Impact Investing in India
For the last one and a half year, India has seen an increase in mobile phone penetration and data. According to Roopa Kudva from Omidyar Network, a philanthropic investment firms, the reduction in data costs is the reason behind the increase in the phone and data coverage. Kudva states that the growth in data access has brought more job opportunities, increase education and access to information. It also helps drive India’s social impact business and impact investing, according to Kudva.
Impact investing in India is a fast-growing market. Adva Saldinger of Devex, a media platform for global development, cited McKinsey report (2017) which reveals that the total value of impact investments in India amounted to $5.2 billion since 2010. The average deal size has also increased from $7.6 million in 2010 to $17.6 million in 2016. McKinsey predicted that impact investment in India could potentially grow by 20-25%, adding up to around $6-8 billion by 2025.
What is driving impact investing in India?
Kudva claims that there are three key factors which drives the growth in impact investment in India - the increase in awareness of impact investing, the fact that philanthropists are starting to become more focused on global issues and a growth in the entrepreneur ecosystem.
For example, Kudva mentions that in 2014, India made a mandatory law where companies of a certain size must spend at least 2% of their net profit on CSR. This law encourages philanthropists to start viewing impact investment as a complement to philanthropy.
Saldinger also wrote that there had been a recent shift in the perceptions of Indian nationals. People are becoming more interested in solving the country’s problems such as environmental concerns. The changes in attitude is credited for the increasing interest in the field of impact investing.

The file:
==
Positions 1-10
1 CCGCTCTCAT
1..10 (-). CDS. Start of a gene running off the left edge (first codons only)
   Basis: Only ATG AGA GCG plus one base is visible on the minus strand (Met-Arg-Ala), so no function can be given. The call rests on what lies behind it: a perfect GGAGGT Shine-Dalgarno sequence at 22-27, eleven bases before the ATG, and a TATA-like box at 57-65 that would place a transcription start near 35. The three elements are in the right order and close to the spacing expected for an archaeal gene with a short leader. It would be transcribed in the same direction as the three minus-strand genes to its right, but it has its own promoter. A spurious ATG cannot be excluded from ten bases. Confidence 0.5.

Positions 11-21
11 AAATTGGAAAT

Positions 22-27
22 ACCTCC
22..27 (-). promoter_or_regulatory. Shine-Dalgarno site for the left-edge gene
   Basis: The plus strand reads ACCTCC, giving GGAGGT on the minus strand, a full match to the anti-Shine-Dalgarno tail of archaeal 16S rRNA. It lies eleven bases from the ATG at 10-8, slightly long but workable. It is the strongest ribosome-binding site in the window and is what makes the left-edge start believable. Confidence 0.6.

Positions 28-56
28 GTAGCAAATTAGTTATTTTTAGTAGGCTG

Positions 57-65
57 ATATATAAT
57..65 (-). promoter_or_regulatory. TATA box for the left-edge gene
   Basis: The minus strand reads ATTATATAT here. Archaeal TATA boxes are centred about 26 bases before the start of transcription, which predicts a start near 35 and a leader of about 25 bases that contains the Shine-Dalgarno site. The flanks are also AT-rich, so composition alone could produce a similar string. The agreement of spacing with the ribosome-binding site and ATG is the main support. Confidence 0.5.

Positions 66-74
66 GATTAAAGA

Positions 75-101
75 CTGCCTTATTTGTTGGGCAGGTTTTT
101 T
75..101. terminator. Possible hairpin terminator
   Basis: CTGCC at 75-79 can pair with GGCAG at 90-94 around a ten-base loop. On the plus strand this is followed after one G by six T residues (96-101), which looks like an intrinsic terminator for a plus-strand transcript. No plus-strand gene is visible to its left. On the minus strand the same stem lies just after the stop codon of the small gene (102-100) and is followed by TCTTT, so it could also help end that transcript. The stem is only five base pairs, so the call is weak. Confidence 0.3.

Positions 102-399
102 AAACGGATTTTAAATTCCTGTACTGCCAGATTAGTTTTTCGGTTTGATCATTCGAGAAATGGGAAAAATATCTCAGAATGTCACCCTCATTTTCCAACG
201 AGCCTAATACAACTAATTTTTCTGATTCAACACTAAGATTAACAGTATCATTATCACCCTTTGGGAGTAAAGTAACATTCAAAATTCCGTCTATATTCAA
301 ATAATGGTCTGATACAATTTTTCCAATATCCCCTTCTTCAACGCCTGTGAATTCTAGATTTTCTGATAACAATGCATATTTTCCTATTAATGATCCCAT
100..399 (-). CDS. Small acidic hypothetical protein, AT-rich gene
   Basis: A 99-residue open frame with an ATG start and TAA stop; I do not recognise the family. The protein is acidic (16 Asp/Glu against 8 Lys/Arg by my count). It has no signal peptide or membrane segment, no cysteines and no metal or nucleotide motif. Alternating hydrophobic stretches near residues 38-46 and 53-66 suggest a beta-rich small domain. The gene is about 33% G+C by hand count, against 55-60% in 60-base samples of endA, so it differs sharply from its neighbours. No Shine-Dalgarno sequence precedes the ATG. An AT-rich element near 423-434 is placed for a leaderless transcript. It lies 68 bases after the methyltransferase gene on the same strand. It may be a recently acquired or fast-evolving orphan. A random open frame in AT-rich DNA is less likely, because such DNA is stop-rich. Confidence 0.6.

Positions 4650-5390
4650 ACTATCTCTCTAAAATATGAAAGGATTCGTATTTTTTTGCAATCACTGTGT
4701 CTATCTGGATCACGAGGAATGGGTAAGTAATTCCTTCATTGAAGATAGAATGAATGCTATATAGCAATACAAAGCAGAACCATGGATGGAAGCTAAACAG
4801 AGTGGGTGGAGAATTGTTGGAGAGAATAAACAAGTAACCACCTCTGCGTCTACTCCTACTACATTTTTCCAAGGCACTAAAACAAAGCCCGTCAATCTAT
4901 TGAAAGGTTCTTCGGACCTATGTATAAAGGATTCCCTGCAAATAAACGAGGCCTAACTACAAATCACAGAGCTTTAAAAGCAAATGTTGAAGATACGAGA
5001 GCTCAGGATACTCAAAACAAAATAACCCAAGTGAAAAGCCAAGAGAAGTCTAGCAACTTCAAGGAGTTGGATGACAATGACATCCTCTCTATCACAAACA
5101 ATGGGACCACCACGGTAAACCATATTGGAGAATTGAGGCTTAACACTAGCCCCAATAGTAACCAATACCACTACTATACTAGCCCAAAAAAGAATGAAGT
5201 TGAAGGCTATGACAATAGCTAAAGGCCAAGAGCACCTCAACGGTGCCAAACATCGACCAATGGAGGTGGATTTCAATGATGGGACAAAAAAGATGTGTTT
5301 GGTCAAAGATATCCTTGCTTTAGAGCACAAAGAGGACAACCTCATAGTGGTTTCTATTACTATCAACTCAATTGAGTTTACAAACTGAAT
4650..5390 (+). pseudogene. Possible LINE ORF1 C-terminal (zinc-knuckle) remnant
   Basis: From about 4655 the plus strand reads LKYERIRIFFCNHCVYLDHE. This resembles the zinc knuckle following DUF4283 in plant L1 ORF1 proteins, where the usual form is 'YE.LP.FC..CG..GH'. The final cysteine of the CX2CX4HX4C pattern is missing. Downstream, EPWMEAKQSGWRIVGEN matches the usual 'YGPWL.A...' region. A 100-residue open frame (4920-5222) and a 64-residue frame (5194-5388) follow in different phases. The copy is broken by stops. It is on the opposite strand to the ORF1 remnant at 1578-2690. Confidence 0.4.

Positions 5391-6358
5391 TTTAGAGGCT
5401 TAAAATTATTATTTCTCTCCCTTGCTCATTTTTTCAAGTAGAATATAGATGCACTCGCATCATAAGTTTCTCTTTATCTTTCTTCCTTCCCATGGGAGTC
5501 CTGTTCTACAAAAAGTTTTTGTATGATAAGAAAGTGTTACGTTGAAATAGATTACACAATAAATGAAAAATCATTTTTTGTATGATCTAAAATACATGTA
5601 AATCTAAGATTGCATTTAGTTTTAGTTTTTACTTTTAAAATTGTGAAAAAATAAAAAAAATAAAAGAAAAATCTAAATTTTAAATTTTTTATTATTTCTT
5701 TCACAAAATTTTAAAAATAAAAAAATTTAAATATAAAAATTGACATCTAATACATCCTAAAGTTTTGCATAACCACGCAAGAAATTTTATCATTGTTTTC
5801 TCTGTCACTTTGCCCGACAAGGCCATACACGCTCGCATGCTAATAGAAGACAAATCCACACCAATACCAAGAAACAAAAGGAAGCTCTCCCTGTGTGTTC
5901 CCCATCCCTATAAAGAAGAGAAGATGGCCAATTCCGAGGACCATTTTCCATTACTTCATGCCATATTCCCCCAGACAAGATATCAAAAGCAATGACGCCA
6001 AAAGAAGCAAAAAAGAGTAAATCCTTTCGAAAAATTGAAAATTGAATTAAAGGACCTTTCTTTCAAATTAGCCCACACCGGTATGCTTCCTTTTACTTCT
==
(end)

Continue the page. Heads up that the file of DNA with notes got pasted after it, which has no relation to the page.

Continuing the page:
Saldinger states that impact investments in India tends to focus on specific sectors such as financial services and technology. Businesses that sit outside these sectors receive little attention and find it difficult to attract investment. For example, according to Parvesh Sharma, the co-founder of Kamatan Farm Tech India, agriculture sectors which have more than 130 million farmers are having a hard time raising funds. The result of impact investments in India may be less desirable if one sector benefits and the other are left behind.
To attract new investors, India will have to produce more track records of past investments in this field. People will need to be convinced by the data that their investments can make a difference. Currently, in India, the track record is being built by local investors such as LeapFrog Investments. However, to increase investors’ confidence, more of these companies are needed.
Another obstacle to impact investing in India is the lack of collaboration between non-profit organisations and for-profit companies. According to Goel of Dell Foundation, a platform where government, nonprofit and for-profit actors can come together and collaborate is necessary for impact investments in India to grow.
There are opportunities and potential to grow for impact investing; however, it is likely to take some time before impact investing become mainstream in India.
By: Konlawat Jarrunpattana (Mooky)
McKinsey report on the status of impact investment in India
Adva Saldinger article on India impact investing industry